While bartering for a cut-price telly or a holiday at a budget price can leave you satisfied for months or years after your negotiation, bargain hunting for shares is fraught with danger for investors.
Few things beat the feeling of getting a real bargain. But, no matter how big the company, shareholders need to be prepared for a bumpy ride.
Tesco shares have fallen in value by more than 35% so far this year. Shareholders will have found themselves wincing at the business pages on a regular basis, wondering when the bad news is going to stop. Profit warnings, departing CEOs and a chunky cut to the firm’s previously impressive dividend have all added to a bleak outlook for the supermarket giant.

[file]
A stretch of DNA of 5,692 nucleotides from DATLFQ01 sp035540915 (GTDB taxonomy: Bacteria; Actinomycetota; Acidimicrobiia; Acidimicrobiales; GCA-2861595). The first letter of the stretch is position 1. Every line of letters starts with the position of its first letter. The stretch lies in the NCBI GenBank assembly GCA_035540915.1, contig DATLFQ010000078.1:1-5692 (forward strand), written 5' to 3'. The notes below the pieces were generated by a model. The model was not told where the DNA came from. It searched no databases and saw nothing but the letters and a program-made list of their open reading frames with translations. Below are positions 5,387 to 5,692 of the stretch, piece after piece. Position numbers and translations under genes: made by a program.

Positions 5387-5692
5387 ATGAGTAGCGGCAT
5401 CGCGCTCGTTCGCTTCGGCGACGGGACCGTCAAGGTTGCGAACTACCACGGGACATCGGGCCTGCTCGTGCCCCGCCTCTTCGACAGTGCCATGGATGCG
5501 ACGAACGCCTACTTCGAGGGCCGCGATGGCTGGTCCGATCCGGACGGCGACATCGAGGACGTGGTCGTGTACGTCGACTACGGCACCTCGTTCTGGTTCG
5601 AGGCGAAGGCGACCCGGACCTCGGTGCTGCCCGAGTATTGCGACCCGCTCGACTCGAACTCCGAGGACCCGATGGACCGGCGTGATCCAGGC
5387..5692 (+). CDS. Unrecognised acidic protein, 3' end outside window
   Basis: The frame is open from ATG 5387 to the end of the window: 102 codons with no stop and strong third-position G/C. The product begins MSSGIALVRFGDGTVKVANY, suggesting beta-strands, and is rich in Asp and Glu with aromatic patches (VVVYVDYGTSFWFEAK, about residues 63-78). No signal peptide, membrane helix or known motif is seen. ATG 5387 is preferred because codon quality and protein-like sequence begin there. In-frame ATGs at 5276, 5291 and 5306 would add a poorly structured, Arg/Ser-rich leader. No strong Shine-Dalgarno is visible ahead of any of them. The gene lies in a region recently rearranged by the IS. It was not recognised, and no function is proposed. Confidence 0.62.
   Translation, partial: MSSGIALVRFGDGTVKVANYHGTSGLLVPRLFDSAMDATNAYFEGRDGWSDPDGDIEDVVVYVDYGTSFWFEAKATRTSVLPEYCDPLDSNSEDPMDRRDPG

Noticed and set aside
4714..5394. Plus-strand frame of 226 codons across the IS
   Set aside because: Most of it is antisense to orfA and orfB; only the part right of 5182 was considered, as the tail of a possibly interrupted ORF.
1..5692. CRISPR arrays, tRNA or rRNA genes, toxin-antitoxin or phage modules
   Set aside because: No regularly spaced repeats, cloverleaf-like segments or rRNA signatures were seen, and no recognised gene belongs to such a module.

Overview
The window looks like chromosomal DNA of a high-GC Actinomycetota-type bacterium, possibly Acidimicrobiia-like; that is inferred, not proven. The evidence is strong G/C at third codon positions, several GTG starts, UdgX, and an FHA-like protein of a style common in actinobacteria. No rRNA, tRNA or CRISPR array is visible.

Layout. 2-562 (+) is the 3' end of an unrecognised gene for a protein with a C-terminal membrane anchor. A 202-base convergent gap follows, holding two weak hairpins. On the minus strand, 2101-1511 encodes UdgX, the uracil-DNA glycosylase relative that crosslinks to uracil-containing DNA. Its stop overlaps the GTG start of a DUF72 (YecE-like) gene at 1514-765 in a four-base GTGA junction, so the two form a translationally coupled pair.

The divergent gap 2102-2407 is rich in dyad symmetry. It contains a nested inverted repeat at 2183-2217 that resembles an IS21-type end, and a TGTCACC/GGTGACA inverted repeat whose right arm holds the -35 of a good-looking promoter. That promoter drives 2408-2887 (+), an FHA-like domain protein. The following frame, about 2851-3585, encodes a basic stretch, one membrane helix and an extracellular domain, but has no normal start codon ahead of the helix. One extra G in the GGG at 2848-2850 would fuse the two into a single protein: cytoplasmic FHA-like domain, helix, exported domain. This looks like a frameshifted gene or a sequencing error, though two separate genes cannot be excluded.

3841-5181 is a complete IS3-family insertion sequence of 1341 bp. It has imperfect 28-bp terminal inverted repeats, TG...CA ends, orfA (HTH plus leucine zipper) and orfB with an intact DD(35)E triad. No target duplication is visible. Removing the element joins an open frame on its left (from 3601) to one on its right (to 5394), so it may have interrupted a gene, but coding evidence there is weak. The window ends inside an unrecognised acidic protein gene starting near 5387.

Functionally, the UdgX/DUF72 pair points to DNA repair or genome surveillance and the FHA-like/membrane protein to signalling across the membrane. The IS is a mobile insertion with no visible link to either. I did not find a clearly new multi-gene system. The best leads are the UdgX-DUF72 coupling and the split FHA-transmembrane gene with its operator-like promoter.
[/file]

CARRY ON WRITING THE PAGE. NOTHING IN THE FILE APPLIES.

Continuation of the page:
This week, Tesco revealed that it overestimated its half-year profit projection by a staggering £250m, causing a further dramatic share price decline.
So now’s the time to buy, right? Buy low, sell high – isn’t that the idea? That’s what I thought in June, when investing in a marketleading supermarket at a share price last seen in 2004 seemed enticing.
So I bought some shares in my pension and have since watched my investment lose almost 30% in value. Doing my job, it’s easy to become blasé about the various investment clichés that do the rounds in the City of London, so it’s annoying when I’m reminded that they often contain a degree of wisdom. ‘Never catch a falling knife’, in this case.
Fortunately, I have more than 30 years to go until I’m likely to retire, so I can afford to take a very long-term view. However, the case of Tesco, as with those of BP, Lloyds and RBS before it, highlights that investing in even the biggest companies can be a risky business.
Have you ever made a bold investment decision? Did the risk pay off or are you playing it safe from now on?